On 22 September 2015, the Public Verdict Foundation supported by the EU-Russia Civil Society Forum and the Civic Solidarity Platform organised the Side Event "Crackdown on Civil Society in Russia" at the Human Dimension Implementation Meeting in Warsaw (Poland). The event was attended by more than 50 people including representatives of official delegations from the OSCE member states as well as national and international civil society organisations.
‘In the course of last years, there was a bunch of legislation acts adopted in the Russian Federation, which significantly limit fundamental rights and freedoms. A part of these laws directly relates to guarantees for freedom of association, – noted Natalia Taubina, Director at the Public Verdict Foundation (Russia), member of the Steering Committee of the EU-Russia Civil Society Forum. – First of all, I mean introduction of such institutions as a nonprofit organisation executing a "foreign agent" function and an undesirable international or foreign non-governmental organisation. The inclusion on the list of "foreign agents" or "undesirable organisations" lead to significant limitations and sometimes to a complete ban of activities, considerable fines, and risk of a criminal persecution.’
Apart from Natalia Taubina, the discussion was attended by Konstantin Baranov (International Youth Human Rights Movement, Russia), Stefan Melle (German-Russian Exchange, member of the Steering Committee of the EU-Russia Civil Society Forum, Germany), and human rights defender Andrei Yurov (Russia). Moderator of the discussion was Simon Papuashvili (International Partnership for Human Rights, member of the Steering Committee of the EU-Russia Civil Society Forum, Belgium).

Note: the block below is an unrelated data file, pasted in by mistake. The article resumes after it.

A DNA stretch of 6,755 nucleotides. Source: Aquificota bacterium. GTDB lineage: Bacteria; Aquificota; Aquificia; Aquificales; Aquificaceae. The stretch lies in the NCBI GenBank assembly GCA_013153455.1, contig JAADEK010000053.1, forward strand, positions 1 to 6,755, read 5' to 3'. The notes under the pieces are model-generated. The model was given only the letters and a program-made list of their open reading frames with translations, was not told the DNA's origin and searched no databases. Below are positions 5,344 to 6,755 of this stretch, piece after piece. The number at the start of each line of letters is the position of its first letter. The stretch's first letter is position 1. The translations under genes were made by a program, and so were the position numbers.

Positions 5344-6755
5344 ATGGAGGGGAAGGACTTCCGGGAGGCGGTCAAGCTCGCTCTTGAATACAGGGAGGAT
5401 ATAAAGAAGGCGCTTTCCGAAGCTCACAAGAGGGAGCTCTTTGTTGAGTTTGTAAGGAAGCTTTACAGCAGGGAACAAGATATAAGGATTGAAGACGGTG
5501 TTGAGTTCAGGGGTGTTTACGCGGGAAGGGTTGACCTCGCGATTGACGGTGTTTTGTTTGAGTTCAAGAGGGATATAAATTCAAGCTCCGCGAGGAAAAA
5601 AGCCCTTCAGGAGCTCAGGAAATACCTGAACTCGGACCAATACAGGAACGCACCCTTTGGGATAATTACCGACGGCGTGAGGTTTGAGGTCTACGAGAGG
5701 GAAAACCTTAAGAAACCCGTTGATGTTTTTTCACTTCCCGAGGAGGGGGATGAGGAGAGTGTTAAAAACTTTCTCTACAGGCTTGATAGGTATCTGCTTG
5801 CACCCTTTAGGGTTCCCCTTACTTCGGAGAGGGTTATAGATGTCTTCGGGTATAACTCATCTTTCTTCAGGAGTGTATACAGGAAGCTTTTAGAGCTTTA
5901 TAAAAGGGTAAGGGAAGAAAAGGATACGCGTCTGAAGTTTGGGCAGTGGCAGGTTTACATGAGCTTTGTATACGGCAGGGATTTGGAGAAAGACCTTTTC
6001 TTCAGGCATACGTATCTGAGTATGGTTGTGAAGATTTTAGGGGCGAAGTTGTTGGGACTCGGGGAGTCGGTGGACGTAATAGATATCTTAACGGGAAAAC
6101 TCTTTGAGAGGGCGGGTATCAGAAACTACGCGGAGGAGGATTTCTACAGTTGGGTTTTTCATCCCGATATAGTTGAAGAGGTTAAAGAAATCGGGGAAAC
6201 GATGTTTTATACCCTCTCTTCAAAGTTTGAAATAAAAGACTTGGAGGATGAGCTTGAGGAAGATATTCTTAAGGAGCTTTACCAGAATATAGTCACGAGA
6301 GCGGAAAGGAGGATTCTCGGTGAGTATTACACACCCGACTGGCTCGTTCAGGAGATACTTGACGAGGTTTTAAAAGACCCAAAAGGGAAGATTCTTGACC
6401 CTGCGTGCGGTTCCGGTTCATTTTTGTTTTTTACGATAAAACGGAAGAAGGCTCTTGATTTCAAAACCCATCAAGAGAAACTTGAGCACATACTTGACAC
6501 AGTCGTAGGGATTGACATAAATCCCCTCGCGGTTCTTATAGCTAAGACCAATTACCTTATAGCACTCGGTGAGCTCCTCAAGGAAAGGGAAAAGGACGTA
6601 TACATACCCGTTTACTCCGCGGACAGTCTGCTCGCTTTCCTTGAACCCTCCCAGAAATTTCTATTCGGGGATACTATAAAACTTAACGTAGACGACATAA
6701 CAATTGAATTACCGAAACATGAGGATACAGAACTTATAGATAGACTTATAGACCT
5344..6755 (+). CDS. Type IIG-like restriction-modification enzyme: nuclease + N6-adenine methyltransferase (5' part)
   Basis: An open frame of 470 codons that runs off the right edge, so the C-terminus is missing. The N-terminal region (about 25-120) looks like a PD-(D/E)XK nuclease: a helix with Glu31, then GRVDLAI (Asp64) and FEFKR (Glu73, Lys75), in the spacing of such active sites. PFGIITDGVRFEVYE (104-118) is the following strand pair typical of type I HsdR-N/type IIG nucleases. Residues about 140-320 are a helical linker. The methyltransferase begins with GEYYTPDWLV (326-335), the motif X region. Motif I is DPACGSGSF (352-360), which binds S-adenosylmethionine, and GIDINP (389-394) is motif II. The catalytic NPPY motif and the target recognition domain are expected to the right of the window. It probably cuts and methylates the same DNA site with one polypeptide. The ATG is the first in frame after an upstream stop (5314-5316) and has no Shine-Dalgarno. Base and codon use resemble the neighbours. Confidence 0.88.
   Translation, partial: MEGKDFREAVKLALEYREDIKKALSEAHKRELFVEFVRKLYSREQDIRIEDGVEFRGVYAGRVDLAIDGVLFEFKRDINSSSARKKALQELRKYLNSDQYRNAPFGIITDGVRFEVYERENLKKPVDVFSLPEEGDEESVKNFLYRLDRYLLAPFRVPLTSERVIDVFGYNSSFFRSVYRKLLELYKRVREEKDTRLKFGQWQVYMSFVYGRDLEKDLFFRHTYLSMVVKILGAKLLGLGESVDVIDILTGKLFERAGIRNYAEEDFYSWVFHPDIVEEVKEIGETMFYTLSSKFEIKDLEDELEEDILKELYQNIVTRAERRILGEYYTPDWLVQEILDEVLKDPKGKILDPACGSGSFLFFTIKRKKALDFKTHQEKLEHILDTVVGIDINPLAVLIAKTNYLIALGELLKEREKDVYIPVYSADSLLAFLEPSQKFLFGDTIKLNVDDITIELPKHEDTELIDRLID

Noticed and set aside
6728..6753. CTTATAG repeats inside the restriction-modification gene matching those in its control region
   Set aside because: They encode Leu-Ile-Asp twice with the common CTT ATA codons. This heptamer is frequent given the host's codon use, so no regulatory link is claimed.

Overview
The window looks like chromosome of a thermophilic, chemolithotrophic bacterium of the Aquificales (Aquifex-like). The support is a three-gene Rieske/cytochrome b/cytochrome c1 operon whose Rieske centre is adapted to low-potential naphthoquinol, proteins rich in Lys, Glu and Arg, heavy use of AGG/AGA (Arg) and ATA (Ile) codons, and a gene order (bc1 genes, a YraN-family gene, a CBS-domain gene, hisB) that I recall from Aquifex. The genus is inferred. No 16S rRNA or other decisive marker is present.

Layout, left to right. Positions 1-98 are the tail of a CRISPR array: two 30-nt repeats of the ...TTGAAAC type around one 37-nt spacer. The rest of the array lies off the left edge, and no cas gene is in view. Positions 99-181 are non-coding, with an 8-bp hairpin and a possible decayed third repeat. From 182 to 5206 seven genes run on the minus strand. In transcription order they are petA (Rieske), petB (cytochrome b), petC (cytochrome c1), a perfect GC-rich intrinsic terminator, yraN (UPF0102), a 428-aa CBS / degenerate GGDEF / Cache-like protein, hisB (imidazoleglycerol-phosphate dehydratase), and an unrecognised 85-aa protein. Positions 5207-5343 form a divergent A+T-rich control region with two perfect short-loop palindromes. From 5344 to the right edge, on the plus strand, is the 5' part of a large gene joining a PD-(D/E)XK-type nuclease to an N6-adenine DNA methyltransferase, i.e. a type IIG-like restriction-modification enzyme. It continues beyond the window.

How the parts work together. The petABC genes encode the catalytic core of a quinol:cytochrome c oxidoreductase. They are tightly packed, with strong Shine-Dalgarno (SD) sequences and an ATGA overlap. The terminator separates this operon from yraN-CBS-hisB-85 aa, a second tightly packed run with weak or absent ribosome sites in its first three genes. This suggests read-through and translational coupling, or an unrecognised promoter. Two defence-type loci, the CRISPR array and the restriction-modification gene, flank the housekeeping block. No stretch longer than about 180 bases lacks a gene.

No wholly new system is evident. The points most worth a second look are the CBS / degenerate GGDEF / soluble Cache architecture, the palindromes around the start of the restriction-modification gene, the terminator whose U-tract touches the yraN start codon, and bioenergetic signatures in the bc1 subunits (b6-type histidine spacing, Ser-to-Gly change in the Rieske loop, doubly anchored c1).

Speakers reported on the enforcement of laws on "foreign agents" and "undesirable organisations" as well as on how these practices affect both persecuted organisations and the state of the civil society in general. Besides, they drew attention to other forms of pressure on civic activists, particularly through application of articles of criminal and administrative law as well as direct physical assaults.  A separate topic was negative impact of those laws on  cooperation opportunities with civil societies from the EU countries. Finally, a representative from Kyrgyzstan expressed his concern on influence of Russian circumstances on neighbouring states, particularly attempts to adopt a "foreign agents" law in his country – an exact copy of the Russian legislation act.
After the remarks by the speakers, representatives of civil societies from different countries and OSCE delegations joined in the lively discussion.
Report on the state of the civil society in the Russian Federation is available here.